When you are loading up a truck for another driver to deliver and then unload it is of utmost importance that you are paying close attention to how you are stacking things. Serious bodily injury has occurred from truck drivers attempting to unload their truck and heavy boxes filled with products topple on top of them in the process.
Listed below are some measures you can take to ensure this doesn’t happen to you or any of your drivers.
I cannot stress enough how important it is to supervise your truck loaders while they are loading the trucks. Just being a presence during the loading process will ensure that the employees are being careful and paying attention to the way they are stacking things. Always ask the person loading the truck to show you their work that way you can double-check that it is stable before closing it up.
Secure The Load
If your schedule permits, always secure the load yourself to be sure it is done. You will also need to hold the shippers accountable for secure shipments and carry around extra load bars and load straps with you in case you of an emergency. If you notice an employee refusing or neglecting to secure a load be sure to advise your supervisor so the problem can be corrected.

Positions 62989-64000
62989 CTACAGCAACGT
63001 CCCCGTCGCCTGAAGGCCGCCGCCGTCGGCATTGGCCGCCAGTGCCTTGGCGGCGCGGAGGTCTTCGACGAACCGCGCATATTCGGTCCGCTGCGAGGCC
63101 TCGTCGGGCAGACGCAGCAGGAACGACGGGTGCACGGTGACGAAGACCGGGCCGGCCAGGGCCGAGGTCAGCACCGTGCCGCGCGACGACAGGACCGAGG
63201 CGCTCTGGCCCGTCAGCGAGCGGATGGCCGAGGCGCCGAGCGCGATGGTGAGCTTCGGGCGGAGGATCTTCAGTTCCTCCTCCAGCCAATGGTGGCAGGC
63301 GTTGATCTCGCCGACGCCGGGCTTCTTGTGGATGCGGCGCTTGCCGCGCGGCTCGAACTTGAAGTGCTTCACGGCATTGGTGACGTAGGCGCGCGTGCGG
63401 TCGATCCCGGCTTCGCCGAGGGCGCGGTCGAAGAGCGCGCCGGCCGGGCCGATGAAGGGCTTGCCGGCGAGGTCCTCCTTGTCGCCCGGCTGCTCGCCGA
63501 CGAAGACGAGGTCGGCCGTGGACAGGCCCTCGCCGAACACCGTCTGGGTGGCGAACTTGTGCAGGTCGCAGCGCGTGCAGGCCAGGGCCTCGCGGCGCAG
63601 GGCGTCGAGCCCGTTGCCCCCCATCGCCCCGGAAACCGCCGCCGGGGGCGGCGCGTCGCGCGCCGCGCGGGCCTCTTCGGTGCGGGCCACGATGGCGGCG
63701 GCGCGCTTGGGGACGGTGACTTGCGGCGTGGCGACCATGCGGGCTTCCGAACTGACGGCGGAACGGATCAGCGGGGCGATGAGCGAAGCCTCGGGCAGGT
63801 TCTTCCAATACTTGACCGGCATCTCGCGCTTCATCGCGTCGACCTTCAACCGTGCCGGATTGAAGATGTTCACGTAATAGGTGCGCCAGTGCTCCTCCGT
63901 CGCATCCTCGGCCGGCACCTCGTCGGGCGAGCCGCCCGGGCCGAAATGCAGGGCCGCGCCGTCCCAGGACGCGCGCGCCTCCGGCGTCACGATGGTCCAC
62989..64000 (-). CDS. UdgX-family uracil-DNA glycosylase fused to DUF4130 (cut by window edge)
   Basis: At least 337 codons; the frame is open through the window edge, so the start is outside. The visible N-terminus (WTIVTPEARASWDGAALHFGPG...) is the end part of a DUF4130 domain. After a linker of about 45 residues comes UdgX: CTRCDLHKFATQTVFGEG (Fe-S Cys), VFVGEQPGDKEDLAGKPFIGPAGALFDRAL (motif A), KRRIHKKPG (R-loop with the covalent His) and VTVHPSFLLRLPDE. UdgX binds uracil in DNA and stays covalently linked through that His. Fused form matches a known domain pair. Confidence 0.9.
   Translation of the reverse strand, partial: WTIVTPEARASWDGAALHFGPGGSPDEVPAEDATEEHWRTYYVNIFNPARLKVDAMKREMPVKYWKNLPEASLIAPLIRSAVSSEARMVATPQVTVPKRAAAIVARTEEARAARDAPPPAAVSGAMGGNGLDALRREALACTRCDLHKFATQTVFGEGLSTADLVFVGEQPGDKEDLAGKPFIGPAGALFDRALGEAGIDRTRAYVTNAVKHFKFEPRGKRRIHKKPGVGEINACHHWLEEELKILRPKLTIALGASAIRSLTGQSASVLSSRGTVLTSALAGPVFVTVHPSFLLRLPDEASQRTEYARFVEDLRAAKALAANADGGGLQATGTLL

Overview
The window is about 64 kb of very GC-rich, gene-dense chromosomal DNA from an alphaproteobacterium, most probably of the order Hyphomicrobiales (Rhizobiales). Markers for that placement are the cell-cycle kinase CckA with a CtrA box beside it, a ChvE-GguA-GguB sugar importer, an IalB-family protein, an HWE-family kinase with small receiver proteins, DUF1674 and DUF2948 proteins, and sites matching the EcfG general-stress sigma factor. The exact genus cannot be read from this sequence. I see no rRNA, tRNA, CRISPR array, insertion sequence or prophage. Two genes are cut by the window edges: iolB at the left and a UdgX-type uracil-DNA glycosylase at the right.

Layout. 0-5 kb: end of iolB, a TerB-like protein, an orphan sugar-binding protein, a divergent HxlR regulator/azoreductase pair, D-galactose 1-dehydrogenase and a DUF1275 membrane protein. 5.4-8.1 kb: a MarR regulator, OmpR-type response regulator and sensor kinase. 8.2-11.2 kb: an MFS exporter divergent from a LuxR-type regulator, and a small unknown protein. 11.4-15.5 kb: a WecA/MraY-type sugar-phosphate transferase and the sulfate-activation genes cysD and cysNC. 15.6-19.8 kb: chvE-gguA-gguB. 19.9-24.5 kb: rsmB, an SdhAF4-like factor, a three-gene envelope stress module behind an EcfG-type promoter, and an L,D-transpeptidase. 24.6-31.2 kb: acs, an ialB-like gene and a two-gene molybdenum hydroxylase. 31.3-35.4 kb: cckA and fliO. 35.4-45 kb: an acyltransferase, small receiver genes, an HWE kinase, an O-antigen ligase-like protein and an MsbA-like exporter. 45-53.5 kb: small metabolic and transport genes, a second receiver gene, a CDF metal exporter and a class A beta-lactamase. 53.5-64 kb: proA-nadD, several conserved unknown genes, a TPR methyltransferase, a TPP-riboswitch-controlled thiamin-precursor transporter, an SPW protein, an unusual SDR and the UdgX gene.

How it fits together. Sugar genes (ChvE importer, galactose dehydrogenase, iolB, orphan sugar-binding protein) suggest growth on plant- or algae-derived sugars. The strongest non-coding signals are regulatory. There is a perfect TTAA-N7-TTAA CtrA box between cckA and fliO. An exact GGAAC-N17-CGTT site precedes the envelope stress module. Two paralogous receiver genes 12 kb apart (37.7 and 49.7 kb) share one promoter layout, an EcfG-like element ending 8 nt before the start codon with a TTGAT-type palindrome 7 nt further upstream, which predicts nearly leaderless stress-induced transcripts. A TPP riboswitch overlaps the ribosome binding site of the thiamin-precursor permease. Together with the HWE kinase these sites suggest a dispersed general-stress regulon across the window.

Be a Good Driver
Safety begins with the driver. Be sure to drive carefully and as smoothly as possible as freight can be shifted during commute and the less it moves the better. If you are driving cautiously and staying alert knowing you are carrying a load of freight you are more likely to keep the product from moving and therefore causing an accident.
Open the Trailer Doors Slowly and Cautiously
When opening the trailer doors to unload the product open them slowly and cautiously that way if an item is stacked against the door and is about to fall you will be able to see that before it falls onto your body.
Do Not Take Risks
The final and most important thing to remember when trying to avoid injury from unsecured trucks is to always check, check and double-check the loads. As a supervisor, you do not leave the shipper until you see that the load is secured with your very own eyes. Ultimately the responsibility is on you and only you can prevent future injuries contributed by unsecured loads.